puncturing his mother-in-law's esophagus with a
    pair of crucifixes
  • Prior to the incident, the mother-in-law
    displayed erratic behavior. The hospital had
    suggested psychiatric treatment for her

21
Exorcism today
  • Garcia had the woman lie down on a bed, while the
    woman's son, her husband, Garcia's wife, and
    three young children contributed prayers for
    support Garcia shoved not one but two 8-inch
    steel crucifixes into his mother-in-law's mouth
  • The crosses went deep enough down her throat to
    pierce her esophagus
  • Police who were called to the scene found the
    woman bleeding profusely from the mouth on
    Garcia's front porch, with Garcia shouting, "The
    devil is inside her!"

22
Exorcism today
  • Garcia was arrested for assault with a dangerous
    weapon and taken under psychiatric observation.
  • Police are in agreement with Garcia's family that
    he did not act with intent to harm I've seen
    suspects who thought they had psychic powers, but
    never one that had a family who believed it,
    too.

23
The origin of classical school
  • Started in Europe (the late 1700s and the early
    1800s)
  • Criminal justice needed to be updated
  • Throughout Europe the use of torture to secure
    confessions and force self-incriminating
    testimony had been widespread
  • Classical school was against tortures

24
Classical School
  • The Classical "School" of Criminology is a broad
    label for a group of thinkers of crime and
    punishment in the 18th and early 19th centuries
  •  
  • Two famous writers during this classical period
    were Cesare Beccaria (1738-1794) and Jeremy
    Bentham (1748-1832)

25
Criminal Justice (in the early 1800s)
  • Infliction of bodily pain to extort evidence or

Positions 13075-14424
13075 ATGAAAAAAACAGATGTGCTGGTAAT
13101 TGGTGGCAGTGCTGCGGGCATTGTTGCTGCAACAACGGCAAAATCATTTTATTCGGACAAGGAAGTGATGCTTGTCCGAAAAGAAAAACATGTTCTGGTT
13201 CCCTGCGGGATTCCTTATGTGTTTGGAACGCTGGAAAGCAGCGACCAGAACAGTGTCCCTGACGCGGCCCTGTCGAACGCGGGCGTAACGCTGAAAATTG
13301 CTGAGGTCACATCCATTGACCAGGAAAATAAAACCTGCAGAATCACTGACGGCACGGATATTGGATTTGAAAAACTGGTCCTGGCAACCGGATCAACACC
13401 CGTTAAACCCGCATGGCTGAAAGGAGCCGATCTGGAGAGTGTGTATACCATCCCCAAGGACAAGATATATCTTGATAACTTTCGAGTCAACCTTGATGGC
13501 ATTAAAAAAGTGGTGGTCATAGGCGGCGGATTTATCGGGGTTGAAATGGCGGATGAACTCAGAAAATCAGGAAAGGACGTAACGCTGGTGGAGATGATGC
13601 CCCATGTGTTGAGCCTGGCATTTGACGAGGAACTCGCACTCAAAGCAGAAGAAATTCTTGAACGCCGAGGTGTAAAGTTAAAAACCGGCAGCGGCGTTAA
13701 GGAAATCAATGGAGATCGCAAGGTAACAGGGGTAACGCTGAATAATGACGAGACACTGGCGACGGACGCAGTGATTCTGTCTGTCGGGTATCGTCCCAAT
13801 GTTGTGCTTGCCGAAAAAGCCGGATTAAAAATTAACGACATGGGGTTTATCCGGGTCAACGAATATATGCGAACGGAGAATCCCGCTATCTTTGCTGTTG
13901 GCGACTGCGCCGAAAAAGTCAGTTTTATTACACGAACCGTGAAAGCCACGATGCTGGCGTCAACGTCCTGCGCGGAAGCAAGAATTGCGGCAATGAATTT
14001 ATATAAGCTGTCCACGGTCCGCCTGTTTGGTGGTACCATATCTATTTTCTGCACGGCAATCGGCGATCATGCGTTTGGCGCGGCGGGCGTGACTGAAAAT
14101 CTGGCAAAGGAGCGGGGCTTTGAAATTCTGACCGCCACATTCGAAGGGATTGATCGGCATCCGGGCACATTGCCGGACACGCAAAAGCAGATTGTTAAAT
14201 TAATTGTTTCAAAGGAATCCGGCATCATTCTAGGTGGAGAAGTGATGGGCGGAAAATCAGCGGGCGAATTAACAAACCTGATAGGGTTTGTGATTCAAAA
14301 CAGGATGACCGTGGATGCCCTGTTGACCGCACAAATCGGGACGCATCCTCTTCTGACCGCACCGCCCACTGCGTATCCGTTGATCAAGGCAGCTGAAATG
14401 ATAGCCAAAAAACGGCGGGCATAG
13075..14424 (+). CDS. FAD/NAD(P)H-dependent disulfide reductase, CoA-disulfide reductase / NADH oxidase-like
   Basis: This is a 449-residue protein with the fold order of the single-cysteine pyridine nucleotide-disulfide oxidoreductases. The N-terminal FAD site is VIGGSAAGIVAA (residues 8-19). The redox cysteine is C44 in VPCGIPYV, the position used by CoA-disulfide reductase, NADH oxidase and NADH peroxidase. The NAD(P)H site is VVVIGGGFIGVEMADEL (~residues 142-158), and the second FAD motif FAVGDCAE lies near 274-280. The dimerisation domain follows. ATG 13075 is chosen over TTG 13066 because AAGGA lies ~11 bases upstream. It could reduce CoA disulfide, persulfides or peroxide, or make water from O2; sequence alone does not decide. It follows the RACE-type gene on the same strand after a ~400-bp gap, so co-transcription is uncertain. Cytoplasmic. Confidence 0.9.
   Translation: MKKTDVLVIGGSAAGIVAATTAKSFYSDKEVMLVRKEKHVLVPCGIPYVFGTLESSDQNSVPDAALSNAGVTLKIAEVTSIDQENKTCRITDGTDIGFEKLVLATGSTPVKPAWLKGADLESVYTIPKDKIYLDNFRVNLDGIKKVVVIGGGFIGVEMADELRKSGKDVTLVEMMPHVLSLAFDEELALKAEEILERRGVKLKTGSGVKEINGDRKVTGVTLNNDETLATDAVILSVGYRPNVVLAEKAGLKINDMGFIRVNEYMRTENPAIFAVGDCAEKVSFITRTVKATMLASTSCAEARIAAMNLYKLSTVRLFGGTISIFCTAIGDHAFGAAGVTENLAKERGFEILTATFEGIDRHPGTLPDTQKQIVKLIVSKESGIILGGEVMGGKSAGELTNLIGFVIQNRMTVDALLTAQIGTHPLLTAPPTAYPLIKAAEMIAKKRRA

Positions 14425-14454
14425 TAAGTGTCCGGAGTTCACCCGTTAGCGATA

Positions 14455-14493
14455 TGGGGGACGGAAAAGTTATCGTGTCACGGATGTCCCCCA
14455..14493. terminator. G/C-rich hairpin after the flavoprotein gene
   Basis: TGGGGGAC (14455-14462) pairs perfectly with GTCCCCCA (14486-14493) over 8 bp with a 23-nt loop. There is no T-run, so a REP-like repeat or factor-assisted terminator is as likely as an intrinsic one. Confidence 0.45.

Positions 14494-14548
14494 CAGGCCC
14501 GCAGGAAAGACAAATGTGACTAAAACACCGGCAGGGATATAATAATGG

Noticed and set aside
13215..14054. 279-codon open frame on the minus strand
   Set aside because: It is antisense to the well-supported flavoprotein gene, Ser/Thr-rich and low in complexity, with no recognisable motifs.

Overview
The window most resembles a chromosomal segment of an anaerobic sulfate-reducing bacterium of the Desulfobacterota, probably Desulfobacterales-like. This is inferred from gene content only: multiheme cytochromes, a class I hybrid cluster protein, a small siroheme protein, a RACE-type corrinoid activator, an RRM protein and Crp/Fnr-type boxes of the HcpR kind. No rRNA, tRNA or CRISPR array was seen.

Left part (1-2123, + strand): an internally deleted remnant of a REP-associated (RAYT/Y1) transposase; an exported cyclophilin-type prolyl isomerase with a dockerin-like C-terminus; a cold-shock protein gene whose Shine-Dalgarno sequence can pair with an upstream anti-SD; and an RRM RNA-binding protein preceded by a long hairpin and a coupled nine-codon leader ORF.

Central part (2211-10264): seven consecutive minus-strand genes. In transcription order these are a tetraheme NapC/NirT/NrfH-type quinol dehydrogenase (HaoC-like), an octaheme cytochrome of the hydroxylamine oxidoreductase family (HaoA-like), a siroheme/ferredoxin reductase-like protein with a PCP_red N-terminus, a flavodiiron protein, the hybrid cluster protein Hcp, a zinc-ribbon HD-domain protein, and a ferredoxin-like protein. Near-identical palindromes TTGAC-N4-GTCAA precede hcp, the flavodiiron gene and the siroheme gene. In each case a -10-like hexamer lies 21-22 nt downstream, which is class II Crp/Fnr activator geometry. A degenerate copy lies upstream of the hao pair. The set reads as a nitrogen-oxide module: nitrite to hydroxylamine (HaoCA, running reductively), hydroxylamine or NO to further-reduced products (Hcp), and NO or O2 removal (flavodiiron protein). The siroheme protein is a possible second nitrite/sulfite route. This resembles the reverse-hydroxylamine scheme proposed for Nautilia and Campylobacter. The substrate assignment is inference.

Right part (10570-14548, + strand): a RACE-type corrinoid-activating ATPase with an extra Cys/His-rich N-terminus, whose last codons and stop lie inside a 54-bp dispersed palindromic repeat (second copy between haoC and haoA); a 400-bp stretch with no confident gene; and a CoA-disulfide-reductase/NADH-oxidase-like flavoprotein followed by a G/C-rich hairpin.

confession
  • Torture employed devices such as the rack (to
    stretch the victim's joints to breaking point),
    the thumbscrew, the boot (which crushed the
    foot), heavy weights that crushed the whole body,
    the iron maiden (cage shaped like a human being
    with interior spikes to spear the occupant)

26
Classical School
  • Crime was committed out of total free will and
    that individuals weighed the consequences of
    their actions
  • Punishment is made in order to deter people from
    committing crime and it should be greater than
    the pleasure of criminal gains

27
Cesare Beccaria (1738-1794)
  • People should be presumed innocent until proven
    guilty (no torture)
  • The law should be codified (written) with
    punishments prescribed in advance
  • Punishment should be limited (less harsher) to
    only that necessary to deter people from ever
    committing it again (no capital punishment)

28
Cesare Beccaria (1738-1794)
  • Punishment should be severe, certain, and swift
  • Severity is the least important, certainty the
    next in importance, and celerity, or swiftness,
    is about as equal in importance as certainty)
  • The criminal justice system should be organized
    around crime prevention

29
Jeremy Bentham (1748-1832)
  • Believed that individuals weigh the probabilities
    of present and future pleasures against those of
    present and future pain
  • People act as human calculators, they put all
    factors into a sort of mathematical
  • equation to decide whether or not
  • to commit an illegal act

30
Jeremy Bentham (1748-1832)
  • Punishment should be just a bit in excess of the
    pleasures derived from an act and not any higher
    than that
  • Since punishment creates unhappiness it can be
    justified if it prevents greater
  • evil than it produces

31
The Neo-classical School
  • A revision of classical school
  • Neo-classical criminologists recognized that the
    free will approach had a number of shortcomings
  • Leading proponents were Gabriel Tarde (1843-1904)
    and his student Raymond Saleilles (1898)

32
The Neo-classical School
  • Some behaviors are very irrational
  • Self-defense or mistake of fact

33
Mistake of fact